Trump pushes payroll tax cut and assistance for hourly workers in coronavirus economic response

President Donald Trump will huddle with aides to weigh options for possible economic stimulus meant to blunt the economic fallout of coronavirus, White House officials said, as stocks plunged and concerns continued to grow over the administration's handling of the crisis. Trump, along with members of the coronavirus take force at the White House in Washington, DC on March 2, 2020. By Kevin Liptak, Kaitlan Collins and Jeremy Diamond, CNN

(CNN) -- President Donald Trump said Monday he would press lawmakers to enact a payroll tax cut and ensure assistance is available to hourly workers amid a roiling coronavirus pandemic that's caused deep economic concerns and stock market shock.

Trump said he'd reveal further details of the "very dramatic" steps during a Tuesday afternoon news conference. As the virus spreads, the President has eyed the plummeting stock market as boding poorly for his political prospects.

Trump was speaking at a White House briefing following a huddle with aides to weigh options for an economic stimulus meant to blunt the economic fallout of coronavirus after stocks plunged and concerns continued to grow over the administration's handling of the crisis.

Trump spoke very briefly and did not take questions, leaving it to other officials to speak about the response to the outbreak.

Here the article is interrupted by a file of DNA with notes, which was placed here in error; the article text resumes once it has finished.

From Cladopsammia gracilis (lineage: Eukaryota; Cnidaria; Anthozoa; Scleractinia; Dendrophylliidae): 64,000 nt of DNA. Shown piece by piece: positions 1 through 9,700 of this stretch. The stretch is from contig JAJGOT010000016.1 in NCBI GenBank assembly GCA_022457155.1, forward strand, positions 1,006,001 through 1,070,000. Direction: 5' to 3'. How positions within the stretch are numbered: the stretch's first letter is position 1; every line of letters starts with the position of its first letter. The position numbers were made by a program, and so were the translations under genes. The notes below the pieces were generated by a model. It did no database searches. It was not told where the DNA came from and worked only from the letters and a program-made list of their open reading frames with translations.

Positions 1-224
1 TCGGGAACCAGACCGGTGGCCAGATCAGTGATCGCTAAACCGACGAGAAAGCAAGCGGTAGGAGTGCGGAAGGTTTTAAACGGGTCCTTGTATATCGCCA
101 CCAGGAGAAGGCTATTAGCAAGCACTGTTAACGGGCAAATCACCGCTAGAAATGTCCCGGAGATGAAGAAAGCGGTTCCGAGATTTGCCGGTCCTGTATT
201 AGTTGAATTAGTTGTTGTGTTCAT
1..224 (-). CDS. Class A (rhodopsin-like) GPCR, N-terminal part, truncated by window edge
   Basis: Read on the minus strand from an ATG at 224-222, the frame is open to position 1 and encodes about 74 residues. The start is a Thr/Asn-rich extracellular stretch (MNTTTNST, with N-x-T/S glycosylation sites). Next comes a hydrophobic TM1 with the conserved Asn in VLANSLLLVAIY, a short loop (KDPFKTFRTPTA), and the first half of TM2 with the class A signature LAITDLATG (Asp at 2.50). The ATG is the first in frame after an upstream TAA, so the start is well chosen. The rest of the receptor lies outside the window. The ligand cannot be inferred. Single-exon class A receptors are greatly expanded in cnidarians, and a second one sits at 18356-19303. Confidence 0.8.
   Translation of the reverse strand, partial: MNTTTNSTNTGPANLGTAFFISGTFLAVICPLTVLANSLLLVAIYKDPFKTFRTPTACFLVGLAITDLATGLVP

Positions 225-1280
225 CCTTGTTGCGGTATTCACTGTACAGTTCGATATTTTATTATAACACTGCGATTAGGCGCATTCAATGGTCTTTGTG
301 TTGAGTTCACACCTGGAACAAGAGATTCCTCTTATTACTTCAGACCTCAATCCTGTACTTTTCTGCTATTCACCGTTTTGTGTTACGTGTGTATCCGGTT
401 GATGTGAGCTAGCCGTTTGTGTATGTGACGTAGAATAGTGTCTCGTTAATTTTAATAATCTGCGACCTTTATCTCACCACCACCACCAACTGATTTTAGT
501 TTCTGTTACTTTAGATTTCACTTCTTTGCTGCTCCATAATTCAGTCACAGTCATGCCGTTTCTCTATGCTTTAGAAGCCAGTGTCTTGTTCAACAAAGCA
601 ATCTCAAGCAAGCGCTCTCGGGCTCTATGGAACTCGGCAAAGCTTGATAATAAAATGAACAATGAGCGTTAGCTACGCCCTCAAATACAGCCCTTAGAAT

"We are going to be asking tomorrow, we're seeing the Senate. We're going to be meeting with House Republicans, Mitch McConnell, everybody discussing a possible payroll tax cut or relief, substantial relief," Trump said, surrounded by officials he'd tasked to respond to the issue.

"We're also going to be talking about hourly wage earners getting help so that they can be in a position where they're not going to ever miss a paycheck," he added.

While some members of Congress have publicly floated ideas to spur the US economy and help affected industries, before Monday the President had not yet endorsed any specific action and officials have offered differing views of how sweeping a stimulus plan could be.

Some ideas under consideration include steps to defer taxes on the airline, cruise and hospitality industries, all battered by the virus. The White House has also weighed an expansion of paid sick leave — a major focus for some White House officials, who fear the virus could spread further if service workers go to work sick.

Some of Trump's Republican allies have also lobbied him on a payroll tax holiday, though prior to Monday Democrats in Congress and top administration officials downplayed the prospect for such a move.

A senior administration official told CNN on Monday the White House is reconsidering the possibility of major economic stimulus legislation, though Trump and his top economic adviser Larry Kudlow both indicated Friday the White House wasn't interested in such a move.

"Congress is sharing a lot of ideas," the official said. "Up to the President."

Senate Finance Chairman Chuck Grassley told reporters Monday that "everything is on the table" as lawmakers begin to consider new economic stimulus measures. The Iowa Republican would not rule out paid sick leave or a payroll tax holiday as talks begin in earnest.

But some GOP senators were not as keen on the idea.

"I think it's premature," Sen. John Cornyn, a Texas Republican, responded when asked if he could support either spending plans proposed by Democrats or tax cuts suggested by Republicans to boost the economy in the wake of the coronavirus outbreak. "I usually love tax cuts, but I think it's a little bit premature again."